The practices of Yanesha, left, and Tibetan farmers offer new insights into climate change and agricultural diversity.
Humans have always been subject to changes in their environment. They’ve struggled to adapt to a variety of extremes. The “Little Ice Age” in the 16th and 17th centuries killed livestock and crops, particularly in Europe. Prolonged droughts in what is now the Southwestern United States, beginning in the 11th century A.D., forced many of the region’s inhabitants to abandon their city-states. Only in recent years, however, have scientists begun to realize that humans also can have a negative impact on their environment. Unsanitary living conditions in medieval Europe allowed the spread of the bubonic plague in the 14th century. Overpopulation on tiny Easter Island led to almost complete deforestation.
Yet, there are examples of people whose cultural beliefs imbue them with a sense of personal responsibility towards their surroundings. The Yanesha of the upper Peruvian Amazon and the Tibetans of the Himalayas are among them. Over the last 40 years, Dr. Jan Salick, senior curator and ethnobotanist with the William L. Brown Center of the Missouri Botanical Garden has worked with both cultures. She explains how their traditional knowledge and practices hold the key to conserving and managing biodiversity in a paper entitled, “Biodiversity in Agriculture: Domestication, Evolution, and Sustainability,” published by Cambridge University Press.
The Yanesha and Tibetans are two different groups living in radically dissimilar environments, but both cultures utilize and value plant biodiversity for their food, shelters, clothing and medicines.
“Both cultures use traditional knowledge to create, manage and conserve this biodiversity, and both are learning to adapt to and mitigate the effects of climate change,” said Salick. “They have much to teach and to offer the world if we can successfully learn to integrate science and traditional knowledge.”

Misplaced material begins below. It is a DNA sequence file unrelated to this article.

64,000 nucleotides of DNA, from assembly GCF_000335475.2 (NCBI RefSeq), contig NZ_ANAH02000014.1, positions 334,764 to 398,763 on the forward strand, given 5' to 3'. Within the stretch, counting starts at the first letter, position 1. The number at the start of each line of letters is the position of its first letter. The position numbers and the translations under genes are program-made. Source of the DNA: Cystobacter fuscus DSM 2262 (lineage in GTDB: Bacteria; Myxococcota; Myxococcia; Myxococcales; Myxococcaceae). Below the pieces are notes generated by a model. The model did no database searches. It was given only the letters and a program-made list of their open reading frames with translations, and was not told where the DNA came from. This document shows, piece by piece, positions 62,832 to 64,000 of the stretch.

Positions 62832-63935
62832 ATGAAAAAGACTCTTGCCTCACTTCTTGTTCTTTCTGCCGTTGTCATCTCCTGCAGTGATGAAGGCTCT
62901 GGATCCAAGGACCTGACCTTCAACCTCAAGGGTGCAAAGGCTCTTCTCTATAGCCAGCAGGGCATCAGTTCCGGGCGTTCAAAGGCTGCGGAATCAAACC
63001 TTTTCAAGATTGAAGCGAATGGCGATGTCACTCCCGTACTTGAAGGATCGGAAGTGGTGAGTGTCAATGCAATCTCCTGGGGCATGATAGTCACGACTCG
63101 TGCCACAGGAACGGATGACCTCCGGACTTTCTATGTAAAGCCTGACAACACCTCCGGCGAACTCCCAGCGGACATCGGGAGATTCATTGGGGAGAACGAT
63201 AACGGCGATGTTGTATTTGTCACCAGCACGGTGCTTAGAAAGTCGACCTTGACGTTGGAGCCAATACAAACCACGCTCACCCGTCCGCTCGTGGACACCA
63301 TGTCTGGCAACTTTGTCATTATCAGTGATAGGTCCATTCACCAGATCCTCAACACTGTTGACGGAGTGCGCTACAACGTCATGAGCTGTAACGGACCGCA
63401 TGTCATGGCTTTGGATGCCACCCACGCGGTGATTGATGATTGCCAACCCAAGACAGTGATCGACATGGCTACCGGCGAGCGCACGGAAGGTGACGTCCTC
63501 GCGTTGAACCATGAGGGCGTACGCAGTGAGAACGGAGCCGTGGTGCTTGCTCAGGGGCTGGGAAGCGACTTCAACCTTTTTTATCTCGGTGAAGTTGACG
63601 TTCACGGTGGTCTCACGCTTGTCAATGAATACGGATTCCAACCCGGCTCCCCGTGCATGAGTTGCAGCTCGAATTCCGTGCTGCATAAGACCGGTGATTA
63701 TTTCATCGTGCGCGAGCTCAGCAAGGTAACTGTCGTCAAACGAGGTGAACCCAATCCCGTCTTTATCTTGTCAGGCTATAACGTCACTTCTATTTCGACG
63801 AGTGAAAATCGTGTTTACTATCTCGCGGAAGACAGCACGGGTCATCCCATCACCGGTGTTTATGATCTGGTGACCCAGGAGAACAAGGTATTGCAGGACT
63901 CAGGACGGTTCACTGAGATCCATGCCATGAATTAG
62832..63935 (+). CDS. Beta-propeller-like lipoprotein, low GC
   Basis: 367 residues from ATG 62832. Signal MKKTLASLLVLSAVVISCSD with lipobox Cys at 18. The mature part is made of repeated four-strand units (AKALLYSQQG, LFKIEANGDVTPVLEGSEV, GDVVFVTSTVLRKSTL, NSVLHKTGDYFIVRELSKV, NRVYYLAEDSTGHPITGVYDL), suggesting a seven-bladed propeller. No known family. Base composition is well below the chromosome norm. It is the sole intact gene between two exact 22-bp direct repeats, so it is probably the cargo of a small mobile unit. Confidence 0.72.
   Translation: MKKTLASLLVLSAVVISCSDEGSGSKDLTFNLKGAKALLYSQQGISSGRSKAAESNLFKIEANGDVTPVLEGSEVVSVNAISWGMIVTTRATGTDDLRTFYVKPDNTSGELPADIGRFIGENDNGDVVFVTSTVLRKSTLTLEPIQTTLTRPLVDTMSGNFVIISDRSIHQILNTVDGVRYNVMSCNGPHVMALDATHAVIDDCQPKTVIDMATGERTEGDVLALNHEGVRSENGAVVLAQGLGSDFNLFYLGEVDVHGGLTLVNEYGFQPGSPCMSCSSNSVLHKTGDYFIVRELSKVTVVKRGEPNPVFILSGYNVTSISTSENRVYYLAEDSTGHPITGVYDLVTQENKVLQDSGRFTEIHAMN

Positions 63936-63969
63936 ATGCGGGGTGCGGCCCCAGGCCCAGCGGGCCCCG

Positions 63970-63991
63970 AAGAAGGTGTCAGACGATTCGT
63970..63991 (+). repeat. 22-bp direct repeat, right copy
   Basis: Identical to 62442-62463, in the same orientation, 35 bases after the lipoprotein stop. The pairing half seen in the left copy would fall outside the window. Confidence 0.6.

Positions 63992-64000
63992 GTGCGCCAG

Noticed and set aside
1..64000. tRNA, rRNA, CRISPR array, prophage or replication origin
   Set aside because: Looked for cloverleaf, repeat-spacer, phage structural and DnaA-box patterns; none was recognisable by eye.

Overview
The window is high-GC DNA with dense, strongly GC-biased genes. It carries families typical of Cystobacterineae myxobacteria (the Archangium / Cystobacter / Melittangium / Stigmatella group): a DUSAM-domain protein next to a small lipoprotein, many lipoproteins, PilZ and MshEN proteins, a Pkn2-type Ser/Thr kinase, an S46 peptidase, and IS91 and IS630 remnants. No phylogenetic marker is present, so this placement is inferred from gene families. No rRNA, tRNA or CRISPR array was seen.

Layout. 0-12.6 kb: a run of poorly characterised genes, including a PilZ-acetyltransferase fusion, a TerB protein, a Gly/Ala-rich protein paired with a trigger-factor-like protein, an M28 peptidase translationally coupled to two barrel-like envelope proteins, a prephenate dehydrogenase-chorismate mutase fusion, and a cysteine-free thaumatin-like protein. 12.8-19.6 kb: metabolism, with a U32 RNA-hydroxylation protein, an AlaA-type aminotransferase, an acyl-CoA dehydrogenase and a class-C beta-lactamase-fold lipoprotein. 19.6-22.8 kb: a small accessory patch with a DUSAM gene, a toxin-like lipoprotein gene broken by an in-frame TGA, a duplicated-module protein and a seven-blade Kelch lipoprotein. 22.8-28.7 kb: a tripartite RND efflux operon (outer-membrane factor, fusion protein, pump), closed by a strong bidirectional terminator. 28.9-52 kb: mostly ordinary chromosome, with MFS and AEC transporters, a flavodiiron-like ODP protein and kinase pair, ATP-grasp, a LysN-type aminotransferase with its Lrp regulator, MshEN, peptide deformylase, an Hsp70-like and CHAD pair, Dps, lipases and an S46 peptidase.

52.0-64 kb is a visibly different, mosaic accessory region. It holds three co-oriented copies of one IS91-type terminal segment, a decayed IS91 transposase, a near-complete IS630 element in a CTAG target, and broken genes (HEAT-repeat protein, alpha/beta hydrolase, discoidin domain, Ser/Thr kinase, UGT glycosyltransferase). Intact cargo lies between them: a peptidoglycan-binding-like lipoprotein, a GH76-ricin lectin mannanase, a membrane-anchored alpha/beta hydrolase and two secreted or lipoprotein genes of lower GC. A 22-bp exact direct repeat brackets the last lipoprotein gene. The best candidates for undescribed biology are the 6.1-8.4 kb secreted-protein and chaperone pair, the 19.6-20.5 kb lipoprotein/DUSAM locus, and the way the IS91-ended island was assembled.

The Yanesha live a few hundred meters above sea level at the headwaters of the Amazon basin in central Peru. They possess traditional knowledge about one of the most diverse tropical rainforests in the world. Salick studied the cocona, a nutritionally important fruit native to the upper Amazon. She found the Yanesha have increased the genetic diversity of the species over time through preferential selection of oddly sized and shaped fruits.
The Yanesha also rely on species richness and diversity in indigenous agriculture and forestry management. They plant more than 75 species of crops in home gardens and more than 125 species in swidden fields (an ecological and sustainable system of traditional agriculture) to protect against potential crop destruction from pests, disease or weather. This biodiversity includes species rarely grown outside of indigenous agriculture. Studies have concluded that the species diversity in indigenous agriculture is unparalleled in modern agriculture and forestry, which often reduces natural diversity rather than enhancing it.
In contrast, the Tibetans dwell on the slopes of sacred Mt. Khawa Karpo and the upper Mekong River. Tibetan traditional knowledge, like that of the Yanesha of the Amazon, has long emphasized adaptation and biodiversity, and is now challenged by climate change.
Tibetans depend on biodiversity and entire landscapes for their livelihoods. Salick’s team measured the biodiversity on Mt. Khawa Karpo by sampling vegetation along vertical transects up the mountain. They found tremendously high variation of plant species at different elevations. These diverse alpine mountain ranges are also among those most likely to suffer critical species losses as the result of global climate change. Contemporary photos of the Himalayas show exceptional glacial retreat and tree line and shrub advance, more so than other alpine areas around the globe. Some of the most threatened, slow-growing plants such as the endemic snow lotus, used to treat blood pressure and hemorrhaging, could become extinct while more common “weedy” species take over and lessen the region’s biodiversity. But, Tibetans are adapting. They now grow grapes, which previously could never survive the severity of Himalayan winters, to make wine – ice wine is their specialty. They are mitigating climate change by incorporating large quantities of organic matter into soil, conserving forests that are expanding (afforestation) and preserving sacred areas with high biodiversity and old-growth forests.
As the U.S. and other developed nations debate the merits of climate change and other controversial subjects, I feel it’s important we pay attention to so-called primitive culture like the Yanesha and the Tibetans. They’ve apparently been doing something right. Otherwise, they wouldn’t have been able to survive all these centuries.